We celebrated the Winter Solstice last night at Neskaya. The building was decorated with a Solstice tree covered with lights and ornaments, and small white lights strung along the balconies. We had a good big circle.
First dance was Kos, the one we usually begin with
Lord of the Dance
Kyrie Eleison (the lively one choreographed by Friedel)
Then we listened to a story and song from the Christmas Revels CD Wassail Wassail
Nightwalking—done around a single candle, all other lights turned off.
Sitting in darkness, we pass a talking piece and each speaks about what darkness and this time of year means to them
Then we light candles one by one, making a wish, which can be shared or not. Many people wished for compassion
Shepherds’ Dance—done with candles. A while back we agreed that all the circles would do this dance, so it feels like it connects all of us
At this point we relight the candles at the Four Directions
Ring of Light—another candle dance
Then we turn on all the lights and do two new joyous dances
Il Cantico delle Creature
Bleak Midwinter (a very simple version)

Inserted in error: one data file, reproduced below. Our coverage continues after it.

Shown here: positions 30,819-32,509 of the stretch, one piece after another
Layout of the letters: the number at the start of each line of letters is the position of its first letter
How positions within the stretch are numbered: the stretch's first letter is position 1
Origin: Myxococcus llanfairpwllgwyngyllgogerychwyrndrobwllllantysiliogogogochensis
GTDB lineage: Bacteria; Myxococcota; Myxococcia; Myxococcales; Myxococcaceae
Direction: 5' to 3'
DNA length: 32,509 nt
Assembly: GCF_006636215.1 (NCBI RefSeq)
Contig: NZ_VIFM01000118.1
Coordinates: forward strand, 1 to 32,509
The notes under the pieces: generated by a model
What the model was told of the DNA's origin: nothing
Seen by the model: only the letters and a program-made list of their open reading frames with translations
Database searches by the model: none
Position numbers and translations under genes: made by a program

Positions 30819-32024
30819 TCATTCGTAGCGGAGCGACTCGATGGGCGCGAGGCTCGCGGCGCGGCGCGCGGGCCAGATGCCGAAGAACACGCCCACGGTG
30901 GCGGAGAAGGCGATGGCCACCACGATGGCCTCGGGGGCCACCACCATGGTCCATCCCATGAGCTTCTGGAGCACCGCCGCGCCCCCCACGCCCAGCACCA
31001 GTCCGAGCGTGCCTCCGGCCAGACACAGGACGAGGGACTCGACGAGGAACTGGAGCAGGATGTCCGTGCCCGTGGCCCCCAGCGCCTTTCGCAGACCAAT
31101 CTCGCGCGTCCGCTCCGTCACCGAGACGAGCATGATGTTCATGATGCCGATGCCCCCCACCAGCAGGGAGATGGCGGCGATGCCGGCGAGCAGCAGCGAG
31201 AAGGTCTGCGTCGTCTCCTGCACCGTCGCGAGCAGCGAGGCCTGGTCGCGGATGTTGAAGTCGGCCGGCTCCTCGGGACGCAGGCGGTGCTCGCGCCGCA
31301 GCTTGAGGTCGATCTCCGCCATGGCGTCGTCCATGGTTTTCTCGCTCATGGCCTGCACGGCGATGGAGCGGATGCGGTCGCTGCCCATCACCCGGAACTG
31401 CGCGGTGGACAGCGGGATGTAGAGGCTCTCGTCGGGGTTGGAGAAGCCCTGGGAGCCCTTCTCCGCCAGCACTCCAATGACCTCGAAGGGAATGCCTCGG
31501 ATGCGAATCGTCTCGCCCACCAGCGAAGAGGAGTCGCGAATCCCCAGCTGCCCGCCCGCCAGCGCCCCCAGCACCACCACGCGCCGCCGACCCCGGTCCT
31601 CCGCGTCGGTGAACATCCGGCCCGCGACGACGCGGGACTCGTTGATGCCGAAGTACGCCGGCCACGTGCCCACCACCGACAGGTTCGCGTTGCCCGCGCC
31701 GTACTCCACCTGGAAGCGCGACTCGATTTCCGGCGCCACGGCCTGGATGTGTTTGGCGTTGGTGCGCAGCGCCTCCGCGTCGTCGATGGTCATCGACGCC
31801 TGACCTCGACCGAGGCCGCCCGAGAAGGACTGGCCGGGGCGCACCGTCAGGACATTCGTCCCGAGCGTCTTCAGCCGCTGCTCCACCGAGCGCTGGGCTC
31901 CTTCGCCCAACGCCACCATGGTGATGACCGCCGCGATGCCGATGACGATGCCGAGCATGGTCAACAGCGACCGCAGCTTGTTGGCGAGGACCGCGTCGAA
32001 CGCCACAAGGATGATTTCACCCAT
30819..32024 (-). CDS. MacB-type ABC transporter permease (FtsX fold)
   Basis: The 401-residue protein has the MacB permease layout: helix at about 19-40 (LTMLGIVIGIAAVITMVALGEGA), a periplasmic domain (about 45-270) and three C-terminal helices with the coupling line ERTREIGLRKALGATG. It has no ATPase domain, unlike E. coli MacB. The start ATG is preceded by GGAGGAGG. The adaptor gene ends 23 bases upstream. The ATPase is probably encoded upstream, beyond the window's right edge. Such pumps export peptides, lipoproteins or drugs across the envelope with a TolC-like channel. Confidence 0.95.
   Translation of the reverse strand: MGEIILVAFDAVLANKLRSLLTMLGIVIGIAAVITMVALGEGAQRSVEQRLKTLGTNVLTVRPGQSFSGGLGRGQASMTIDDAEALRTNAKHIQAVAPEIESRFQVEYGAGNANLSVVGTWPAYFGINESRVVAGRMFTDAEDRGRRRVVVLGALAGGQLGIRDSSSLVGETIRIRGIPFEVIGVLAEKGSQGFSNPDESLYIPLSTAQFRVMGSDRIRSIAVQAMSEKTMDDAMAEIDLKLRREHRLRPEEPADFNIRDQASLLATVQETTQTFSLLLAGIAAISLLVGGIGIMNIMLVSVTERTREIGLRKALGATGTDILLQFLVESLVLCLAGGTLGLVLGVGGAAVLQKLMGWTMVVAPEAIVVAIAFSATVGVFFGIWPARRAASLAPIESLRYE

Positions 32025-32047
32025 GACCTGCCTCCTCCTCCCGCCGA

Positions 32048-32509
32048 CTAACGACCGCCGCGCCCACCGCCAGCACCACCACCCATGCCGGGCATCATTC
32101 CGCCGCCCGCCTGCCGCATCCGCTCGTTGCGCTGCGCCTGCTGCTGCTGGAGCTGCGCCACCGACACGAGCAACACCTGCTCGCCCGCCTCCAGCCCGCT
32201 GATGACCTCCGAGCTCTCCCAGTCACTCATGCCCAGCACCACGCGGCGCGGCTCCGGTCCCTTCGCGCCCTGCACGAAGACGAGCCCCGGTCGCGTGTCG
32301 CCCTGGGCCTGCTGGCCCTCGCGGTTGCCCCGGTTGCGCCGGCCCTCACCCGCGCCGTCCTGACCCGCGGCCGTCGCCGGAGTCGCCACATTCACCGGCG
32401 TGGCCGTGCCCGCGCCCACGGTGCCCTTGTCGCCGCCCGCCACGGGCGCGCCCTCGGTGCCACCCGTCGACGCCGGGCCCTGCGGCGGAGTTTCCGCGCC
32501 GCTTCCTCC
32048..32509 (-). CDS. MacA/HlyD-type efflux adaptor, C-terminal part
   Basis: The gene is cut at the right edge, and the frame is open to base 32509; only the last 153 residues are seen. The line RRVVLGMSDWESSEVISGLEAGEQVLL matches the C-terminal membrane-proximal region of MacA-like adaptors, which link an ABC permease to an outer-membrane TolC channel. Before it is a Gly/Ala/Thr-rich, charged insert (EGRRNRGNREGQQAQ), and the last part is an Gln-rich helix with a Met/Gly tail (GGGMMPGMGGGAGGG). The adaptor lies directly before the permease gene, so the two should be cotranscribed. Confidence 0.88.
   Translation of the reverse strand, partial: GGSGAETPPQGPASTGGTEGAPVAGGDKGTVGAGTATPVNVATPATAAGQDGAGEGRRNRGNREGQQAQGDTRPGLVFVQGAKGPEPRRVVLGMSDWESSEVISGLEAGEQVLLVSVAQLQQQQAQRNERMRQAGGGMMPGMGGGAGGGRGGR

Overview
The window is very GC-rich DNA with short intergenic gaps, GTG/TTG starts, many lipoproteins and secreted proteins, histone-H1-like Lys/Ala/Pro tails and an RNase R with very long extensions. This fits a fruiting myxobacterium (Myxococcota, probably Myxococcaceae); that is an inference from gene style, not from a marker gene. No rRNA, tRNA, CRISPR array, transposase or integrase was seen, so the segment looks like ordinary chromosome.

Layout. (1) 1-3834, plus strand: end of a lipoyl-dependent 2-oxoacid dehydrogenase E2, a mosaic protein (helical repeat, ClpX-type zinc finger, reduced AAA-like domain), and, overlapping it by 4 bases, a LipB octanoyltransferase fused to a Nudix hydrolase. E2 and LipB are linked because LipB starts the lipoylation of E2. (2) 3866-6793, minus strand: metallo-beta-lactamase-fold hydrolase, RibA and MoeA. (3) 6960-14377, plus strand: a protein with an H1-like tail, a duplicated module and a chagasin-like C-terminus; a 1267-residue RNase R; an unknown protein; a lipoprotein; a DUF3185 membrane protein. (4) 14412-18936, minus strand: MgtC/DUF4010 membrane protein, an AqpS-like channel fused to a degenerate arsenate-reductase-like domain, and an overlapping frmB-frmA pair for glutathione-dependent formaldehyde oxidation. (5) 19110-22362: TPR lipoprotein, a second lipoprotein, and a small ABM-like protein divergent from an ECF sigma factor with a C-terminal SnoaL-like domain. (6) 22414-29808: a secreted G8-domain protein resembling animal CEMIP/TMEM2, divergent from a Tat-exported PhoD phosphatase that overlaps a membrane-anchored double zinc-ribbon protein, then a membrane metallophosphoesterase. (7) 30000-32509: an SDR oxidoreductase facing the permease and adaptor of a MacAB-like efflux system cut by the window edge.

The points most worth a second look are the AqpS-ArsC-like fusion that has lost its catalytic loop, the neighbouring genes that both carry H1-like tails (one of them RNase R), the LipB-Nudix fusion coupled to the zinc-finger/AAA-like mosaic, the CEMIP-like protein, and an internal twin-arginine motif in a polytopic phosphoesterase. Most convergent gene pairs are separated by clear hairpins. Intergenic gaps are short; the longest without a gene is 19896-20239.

Midwives—our usual closing dance, we all come into a hug.
Many people said how glad they were to have this group and this celebration, for a short time living in a world filled with love, sharing, co-operation, and peace.
Any readers who are wondering how these celebrations fit into a life characterized by struggle with PTSD, I have to say, Circle Dancing saved my life. What is there you are still willing to do when you can’t enjoy anything? My ability to enjoy is dependent on brain chemistry. I know there are people who choose not to enjoy certain things, but I’m not one of them. After my therapist told me that depression prevents enjoyment, I thought about it – in some ways it was a relief, that I WASN’T choosing to not enjoy. I saw then that appreciation can be done on will, but enjoyment needs correct brain chemistry. So there are days that I know are beautiful — sunshine, green leaves, white clouds, soft breeze — but I can’t FEEL they are beautiful. But I did find out that doing dances in community, with the understanding that they have a sacred dimension, was still worth doing even when I couldn’t enjoy it.